A novel drug could be effective in treating cystic fibrosis (CF), a study on lung cells shows. The disease is characterised by a protein defect that causes build up of mucus along the walls of the airways, eventually leading to loss of lung function and death. The newly discovered drug was chosen from a screening of 164.000 chemical compounds, to assess whether it could interact with the defective CTFR protein in epithelial cells, which form the outer lining of the airways. They found that a chemical called VX-809 was effective in restoring the functionality of CTFR up to a level that is associated with mild CF. The drug is a promising new lead to prevent the build up of mucus and give CF patients a longer, high quality life.

Parasite worm can be treated by letting it kill itself

Parasitic fluke worms that cause the deadly disease schistosomiasis can be treated by making the worm kill its own cells. Scientists discovered a complex cell death program in these worms, which are dubbed schistosomes. This mechanism relies on a balance with molecules that promote cell death, and molecules that help the cells survive. With a little help, the balance could be tipped towards cell death, which could serve as a novel therapy for the disease that kills 200.000 people each year, and has already infected over 200 million people.

Friday, October 7, 2011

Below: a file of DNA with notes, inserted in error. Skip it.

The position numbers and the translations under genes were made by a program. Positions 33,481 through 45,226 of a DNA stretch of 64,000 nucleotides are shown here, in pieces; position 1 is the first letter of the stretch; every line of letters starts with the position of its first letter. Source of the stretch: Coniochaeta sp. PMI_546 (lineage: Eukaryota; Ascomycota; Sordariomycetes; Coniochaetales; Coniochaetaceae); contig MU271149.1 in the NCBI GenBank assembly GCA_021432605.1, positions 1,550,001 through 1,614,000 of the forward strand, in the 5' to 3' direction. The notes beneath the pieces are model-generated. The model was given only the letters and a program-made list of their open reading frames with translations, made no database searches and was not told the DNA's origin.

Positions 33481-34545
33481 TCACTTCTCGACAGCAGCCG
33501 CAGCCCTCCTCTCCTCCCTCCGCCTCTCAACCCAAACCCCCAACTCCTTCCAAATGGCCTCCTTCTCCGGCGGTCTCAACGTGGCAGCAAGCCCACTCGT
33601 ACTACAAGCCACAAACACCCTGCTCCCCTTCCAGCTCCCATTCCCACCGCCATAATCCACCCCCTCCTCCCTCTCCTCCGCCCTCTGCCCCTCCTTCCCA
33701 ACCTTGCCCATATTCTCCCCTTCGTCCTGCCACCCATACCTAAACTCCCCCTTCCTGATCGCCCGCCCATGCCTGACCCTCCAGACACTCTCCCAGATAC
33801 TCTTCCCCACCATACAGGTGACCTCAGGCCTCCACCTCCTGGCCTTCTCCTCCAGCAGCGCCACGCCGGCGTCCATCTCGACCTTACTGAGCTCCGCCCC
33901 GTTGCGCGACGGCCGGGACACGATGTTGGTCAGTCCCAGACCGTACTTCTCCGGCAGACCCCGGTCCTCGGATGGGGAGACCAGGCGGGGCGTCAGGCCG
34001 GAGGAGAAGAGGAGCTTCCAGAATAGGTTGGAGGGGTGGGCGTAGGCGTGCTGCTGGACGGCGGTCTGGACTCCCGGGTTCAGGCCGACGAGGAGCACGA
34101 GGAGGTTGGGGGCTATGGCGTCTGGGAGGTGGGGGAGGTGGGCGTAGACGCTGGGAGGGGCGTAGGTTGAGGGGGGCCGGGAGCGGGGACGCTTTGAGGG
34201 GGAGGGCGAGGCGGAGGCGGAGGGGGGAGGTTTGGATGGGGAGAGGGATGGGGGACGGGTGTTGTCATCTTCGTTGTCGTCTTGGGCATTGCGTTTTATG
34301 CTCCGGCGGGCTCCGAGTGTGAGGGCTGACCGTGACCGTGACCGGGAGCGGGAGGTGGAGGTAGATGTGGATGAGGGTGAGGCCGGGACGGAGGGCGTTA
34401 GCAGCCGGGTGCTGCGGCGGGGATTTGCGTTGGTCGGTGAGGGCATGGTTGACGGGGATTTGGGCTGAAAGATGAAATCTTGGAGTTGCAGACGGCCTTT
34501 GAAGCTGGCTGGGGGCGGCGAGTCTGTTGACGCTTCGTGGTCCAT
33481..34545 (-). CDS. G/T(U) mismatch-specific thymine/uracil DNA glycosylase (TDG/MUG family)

Geneticists turn liver cells into nerves

An important new step in the generation of cells from the nervous system, which we can possible use to restore functions in disabled patients. While scientists normally make use of stem cells that are consequently guided into becoming cells of choice, Stanford University used liver cells. These hepatocytes can be turned into neurons, the cells of the nervous system, with the introduction of just three genes. This seemingly simple operation brings the generation of neurons for tissue repair in disabled people one step forward.

The liver is essential to prevent autoimmunity

Scientists have discovered a new mechanism by which the body makes sure that the immune system does not turn against its own cells. The liver is found to be involved in the process of maintaining tolerance: making sure that immune cells tolerate the cells of the body, but will launch an immune response against anything that is foreign. What the liver seems to be doing is taking up T lymphocytes, that play a role in killing cells. These cells, named CD8+, are in a naive state when they enter the liver cell. That means, they are not yet activated, in order to become a fully-fledged killer cell. Clearing CD8+ lymphocytes in the liver appears to be essential, as blocking this process caused accumulation of the T cells, that consequently got activated and started attacking and destroying the body's own cells.

Thursday, October 6, 2011

Brain cancer can be treated with nanoparticles

A new treatment has risen to combat an aggressive form of brain cancer, called glioblastoma. It consists of a nanoparticle coupled with a protein that only recognizes tumour cells, and a protein that is toxic to cells. The corresponding 'nanosystem' did not only directly and specifically target the malicious cells, they also destroyed them. The nanoparticle reduces toxicity for normal cells, because it guides the cell-killing protein directly to the cellular compartment where the drug is effective: the mitochondrium. This 'cell organ' is involved with the creation of energy, which the cell needs to survive. The combined drug was found to almost eradicate a tumour completely in one mouse model, while a different model showed significant delay in tumour growth.